Your morning jolt: 25 business groups pin down candidates on transportation tax

The Metro Atlanta Chamber is coordinating an effort to identify legislative candidates on the July 31 primary ballots who support – or oppose – the transportation sales tax that will be decided the same day.

A letter sent over the names of 25 business groups and chambers of commerce – many of which can be counted on for regular campaign contributions through their political action committees – opens with these paragraphs:

Your response is kindly requested to better inform these and other businesses, organizations and voters as they make decisions about which candidates to support during the 2012 election cycle.

We believe the regional transportation referendum is the only option available to address metro Atlanta’s traffic congestion problem. We also believe the project selection process was an open and collective effort by local elected leaders and thousands of citizens across our region. We believe this is our best opportunity to improve and expand our transportation infrastructure while creating a major, long-lasting economic boost to the metro Atlanta region.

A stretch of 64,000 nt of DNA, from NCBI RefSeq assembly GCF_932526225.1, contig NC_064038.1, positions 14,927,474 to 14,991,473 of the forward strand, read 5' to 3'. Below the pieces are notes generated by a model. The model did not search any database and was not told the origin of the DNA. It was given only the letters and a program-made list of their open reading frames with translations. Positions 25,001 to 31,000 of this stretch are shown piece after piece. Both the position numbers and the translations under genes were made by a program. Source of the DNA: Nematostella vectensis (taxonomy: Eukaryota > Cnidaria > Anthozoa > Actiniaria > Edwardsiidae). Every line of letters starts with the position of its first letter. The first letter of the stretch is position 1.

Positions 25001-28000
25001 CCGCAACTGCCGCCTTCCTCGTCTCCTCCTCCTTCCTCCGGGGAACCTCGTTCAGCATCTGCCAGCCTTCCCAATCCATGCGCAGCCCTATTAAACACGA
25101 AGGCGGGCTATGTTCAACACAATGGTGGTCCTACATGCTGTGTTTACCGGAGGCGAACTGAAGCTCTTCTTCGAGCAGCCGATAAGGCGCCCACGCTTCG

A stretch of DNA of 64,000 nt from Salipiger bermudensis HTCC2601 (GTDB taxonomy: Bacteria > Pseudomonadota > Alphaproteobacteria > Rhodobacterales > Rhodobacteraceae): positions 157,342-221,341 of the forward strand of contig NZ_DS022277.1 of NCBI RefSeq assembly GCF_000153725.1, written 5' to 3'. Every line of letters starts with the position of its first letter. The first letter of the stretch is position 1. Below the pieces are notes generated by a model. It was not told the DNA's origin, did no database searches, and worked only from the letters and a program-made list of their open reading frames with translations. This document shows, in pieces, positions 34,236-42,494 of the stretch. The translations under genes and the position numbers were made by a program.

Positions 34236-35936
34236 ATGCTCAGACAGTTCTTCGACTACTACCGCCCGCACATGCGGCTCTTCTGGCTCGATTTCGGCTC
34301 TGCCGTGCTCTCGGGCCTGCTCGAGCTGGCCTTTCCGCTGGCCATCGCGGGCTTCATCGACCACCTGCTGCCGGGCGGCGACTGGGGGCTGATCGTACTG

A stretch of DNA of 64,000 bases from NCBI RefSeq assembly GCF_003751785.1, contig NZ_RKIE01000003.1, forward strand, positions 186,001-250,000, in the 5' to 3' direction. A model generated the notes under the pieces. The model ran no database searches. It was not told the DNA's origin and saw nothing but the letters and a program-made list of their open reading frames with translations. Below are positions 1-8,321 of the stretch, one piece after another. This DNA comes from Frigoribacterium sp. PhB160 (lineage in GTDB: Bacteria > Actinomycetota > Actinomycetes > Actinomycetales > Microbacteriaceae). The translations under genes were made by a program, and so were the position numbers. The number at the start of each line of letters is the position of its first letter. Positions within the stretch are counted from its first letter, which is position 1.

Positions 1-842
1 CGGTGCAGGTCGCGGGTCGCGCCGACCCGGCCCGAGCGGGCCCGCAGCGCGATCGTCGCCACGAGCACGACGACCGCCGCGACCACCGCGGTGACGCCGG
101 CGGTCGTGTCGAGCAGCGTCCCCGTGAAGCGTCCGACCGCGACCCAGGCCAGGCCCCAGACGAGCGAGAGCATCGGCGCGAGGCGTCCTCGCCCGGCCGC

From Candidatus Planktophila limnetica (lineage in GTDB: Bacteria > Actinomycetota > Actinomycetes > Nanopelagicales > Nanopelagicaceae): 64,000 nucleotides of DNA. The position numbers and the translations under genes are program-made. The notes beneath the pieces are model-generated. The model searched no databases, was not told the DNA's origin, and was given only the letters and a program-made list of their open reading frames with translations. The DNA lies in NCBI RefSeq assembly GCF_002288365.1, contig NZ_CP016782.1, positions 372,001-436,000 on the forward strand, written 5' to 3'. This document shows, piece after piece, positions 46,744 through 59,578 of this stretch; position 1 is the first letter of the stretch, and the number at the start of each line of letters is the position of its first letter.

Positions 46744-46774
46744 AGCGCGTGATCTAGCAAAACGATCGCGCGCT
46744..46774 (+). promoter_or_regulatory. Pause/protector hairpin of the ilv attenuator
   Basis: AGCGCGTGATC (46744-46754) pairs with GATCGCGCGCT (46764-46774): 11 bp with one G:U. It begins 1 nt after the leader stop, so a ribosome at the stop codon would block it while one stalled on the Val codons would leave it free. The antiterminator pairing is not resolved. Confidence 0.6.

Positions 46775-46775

It is important for us, and to the voters of this region, to know where candidates stand on this critical issue.

Here’s the very specific question:

Will you publically support the passage of the $8.5 billion regional transportation referendum, which includes 157 regional transportation projects and $1.3 billion for local transportation investments?

The Metro Atlanta Chamber effort is separate from the Connect Georgia/Georgia Chamber of Commerce exercise that caused a dust-up on Monday. But they both address the nitty-gritty of electoral contests – identifying supporters and attempting to at least neutralize opponents by raising the prospect of dried-up campaign funding.

These are the groups behind the Metro chamber letter:

American Council of Engineering Companies of GA

American Institute of Architects, Atlanta Chapter

Associated Builders and Contractors

Associated General Contractors

Atlanta Apartment Association

Atlanta Board of Realtors/Atlanta Commercial Board of Realtors

Buckhead Coalition

Clayton County Chamber of Commerce

Central Atlanta Progress

Cobb Chamber of Commerce

Conyers-Rockdale Chamber of Commerce

Council for Quality Growth

DeKalb Chamber of Commerce

Douglas County Chamber of Commerce

Dunwoody Chamber of Commerce

GA. Construction Aggregates Association

Georgia Beverage Association

Georgia Concrete Paving Association

Georgia Concrete Products Association

Georgia Mining Association

Georgia Restaurant Association

Georgia Technology Association

Georgia/Carolinas Precast/Prestressed Concrete Institute

Greater Atlanta Homebuilders